First-step optimization (MATLAB model)
The first step was to generate the curve with MATLAB and obtain the results for jerk, Hertz pressure and force. Fig.3. shows all the variables used for the creation. The Design variables: X=[xb;xe;xf;ye;y’c;y’d;y’e;y’’c;y’’d;y’’e]; For this part, the value of each variable is not very perceptive physically (eg: the jerk at a point) and the range can be very large eg. +/- 106. The mechanism’s response is multimodal, possibly due to the high number of variables. The constraints on the mechanism were also very difficult to handle; only a small range of combinations of variables can adapt to the constraints. The way to find the best solution is to create a Design of Experiments (DOE) of 30 designs and use a MOGA II as the optimization algorithm with 400 generations to explore the domain. This takes two hours, on average, which is quite fast. The second step is to use an adaptive filter sequential quadratic programming (AFSQP) method on the best design found with MOGA II, which allows one to gain 12% on the cost function.
Fig. 4 - Hertz pressure generated by the previous and optimized laws of motion
Fig. 4 shows the Hertz pressure. The reduction is 10 MPa, which increases the angular velocity of the cam’s inlet and consequently the productivity of the machine. Fig. 5 shows that the contact force in the second zone increased to 60%, which ensures permanent and reliable contact between the cam and the follower roller. The optimization also leads to continuity of Jerk, which was the third objective of the multicriteria design optimization.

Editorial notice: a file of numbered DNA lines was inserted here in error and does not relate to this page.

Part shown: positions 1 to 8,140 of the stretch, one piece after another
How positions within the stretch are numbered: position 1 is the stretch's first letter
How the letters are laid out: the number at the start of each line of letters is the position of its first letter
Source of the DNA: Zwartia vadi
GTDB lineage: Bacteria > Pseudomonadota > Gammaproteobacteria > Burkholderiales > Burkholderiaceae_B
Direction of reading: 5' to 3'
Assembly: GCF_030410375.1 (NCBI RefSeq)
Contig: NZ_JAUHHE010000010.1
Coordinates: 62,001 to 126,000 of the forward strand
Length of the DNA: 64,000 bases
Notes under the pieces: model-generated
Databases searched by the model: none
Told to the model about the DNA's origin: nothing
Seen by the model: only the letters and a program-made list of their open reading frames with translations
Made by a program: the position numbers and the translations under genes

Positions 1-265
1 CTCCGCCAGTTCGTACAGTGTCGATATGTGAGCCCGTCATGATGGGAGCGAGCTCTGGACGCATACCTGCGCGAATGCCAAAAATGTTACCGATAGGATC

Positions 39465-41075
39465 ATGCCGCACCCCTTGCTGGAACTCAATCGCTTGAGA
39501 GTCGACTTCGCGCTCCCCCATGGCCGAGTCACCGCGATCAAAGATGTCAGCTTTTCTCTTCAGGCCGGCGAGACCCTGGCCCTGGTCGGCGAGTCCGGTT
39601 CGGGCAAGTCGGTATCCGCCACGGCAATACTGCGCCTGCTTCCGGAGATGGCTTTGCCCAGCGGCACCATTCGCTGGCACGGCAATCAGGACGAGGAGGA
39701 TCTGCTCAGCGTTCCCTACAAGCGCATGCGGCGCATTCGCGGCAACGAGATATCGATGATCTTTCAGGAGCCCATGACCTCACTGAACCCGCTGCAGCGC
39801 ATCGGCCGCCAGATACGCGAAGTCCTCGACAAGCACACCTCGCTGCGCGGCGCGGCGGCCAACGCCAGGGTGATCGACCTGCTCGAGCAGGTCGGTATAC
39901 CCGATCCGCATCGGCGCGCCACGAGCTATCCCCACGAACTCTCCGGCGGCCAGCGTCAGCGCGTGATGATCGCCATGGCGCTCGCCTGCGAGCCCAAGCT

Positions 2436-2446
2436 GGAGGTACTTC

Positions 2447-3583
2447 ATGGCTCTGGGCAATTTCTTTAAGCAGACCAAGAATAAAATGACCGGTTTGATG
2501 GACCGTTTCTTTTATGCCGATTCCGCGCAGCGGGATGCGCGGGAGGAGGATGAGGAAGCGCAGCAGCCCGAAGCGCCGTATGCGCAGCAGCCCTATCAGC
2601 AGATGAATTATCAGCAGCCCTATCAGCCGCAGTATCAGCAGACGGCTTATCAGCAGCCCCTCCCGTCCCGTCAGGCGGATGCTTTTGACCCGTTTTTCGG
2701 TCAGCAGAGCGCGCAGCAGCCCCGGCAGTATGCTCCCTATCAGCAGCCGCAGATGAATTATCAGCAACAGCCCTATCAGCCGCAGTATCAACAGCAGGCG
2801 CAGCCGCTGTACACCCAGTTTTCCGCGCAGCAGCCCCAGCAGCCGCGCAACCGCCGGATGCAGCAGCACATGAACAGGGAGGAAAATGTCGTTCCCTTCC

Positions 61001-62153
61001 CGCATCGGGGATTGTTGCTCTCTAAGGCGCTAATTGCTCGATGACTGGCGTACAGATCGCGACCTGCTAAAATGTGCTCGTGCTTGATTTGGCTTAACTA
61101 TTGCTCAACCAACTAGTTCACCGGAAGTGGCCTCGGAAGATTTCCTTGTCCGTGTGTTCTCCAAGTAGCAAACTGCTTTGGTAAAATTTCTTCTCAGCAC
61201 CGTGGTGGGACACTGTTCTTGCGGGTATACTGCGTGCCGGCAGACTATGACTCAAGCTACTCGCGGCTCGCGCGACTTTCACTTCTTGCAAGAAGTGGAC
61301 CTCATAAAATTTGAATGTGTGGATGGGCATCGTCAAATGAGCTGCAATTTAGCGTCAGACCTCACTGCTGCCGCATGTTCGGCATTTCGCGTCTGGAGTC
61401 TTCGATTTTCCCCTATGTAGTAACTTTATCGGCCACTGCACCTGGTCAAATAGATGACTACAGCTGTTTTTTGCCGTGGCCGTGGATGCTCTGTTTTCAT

Second-step optimization (Adam-MATLAB model)
Fig. 5 - Contact force generated by the previous and optimized laws of motion
The classic dynamic model is not precise enough to estimate the maximum force generated on the mechanism. In reality, other phenomena such as vibration or shock may appear. A good way to estimate this maximum value is to run a simulation in Adam. To meet the objective of minimizing the maximum force on the mechanism, we must insert Adam into the modeFRONTIER flow, which requires a little adaptation as depicted in Fig.6. The main idea is to use a .cmd file for Adam with the entire mechanism drawn in it and a special part, which is the cam, created on the basis of a spline defined by a point matrix. This point matrix contains all the points of the cam profile. For each design drawing, we have to create a new .cmd file in which the point matrix is modified with the new curve. The .cmd file has a very rigorous structure, so all the modifications must be well oriented to avoid creating errors in the simulation. Then the simulation is run in Adam to obtain the desired data. The key disadvantage of this approach is that the Adam simulation takes some time to execute so it is useful to limit the time of each simulation in the Adam node. This requires being truly aware of the physical behavior of the mechanism. The algorithm used here is only a MOGA II with 30 DOE and 600 generations.
In conclusion, Fig 7 shows that the value of the maximum force has been reduced by 17%, which increases the mechanism’s lifetime by 100 times, on average.
Fig. 6 - Creation algorithm for the cam profile
Fig. 7 - Flow associated with the Adam view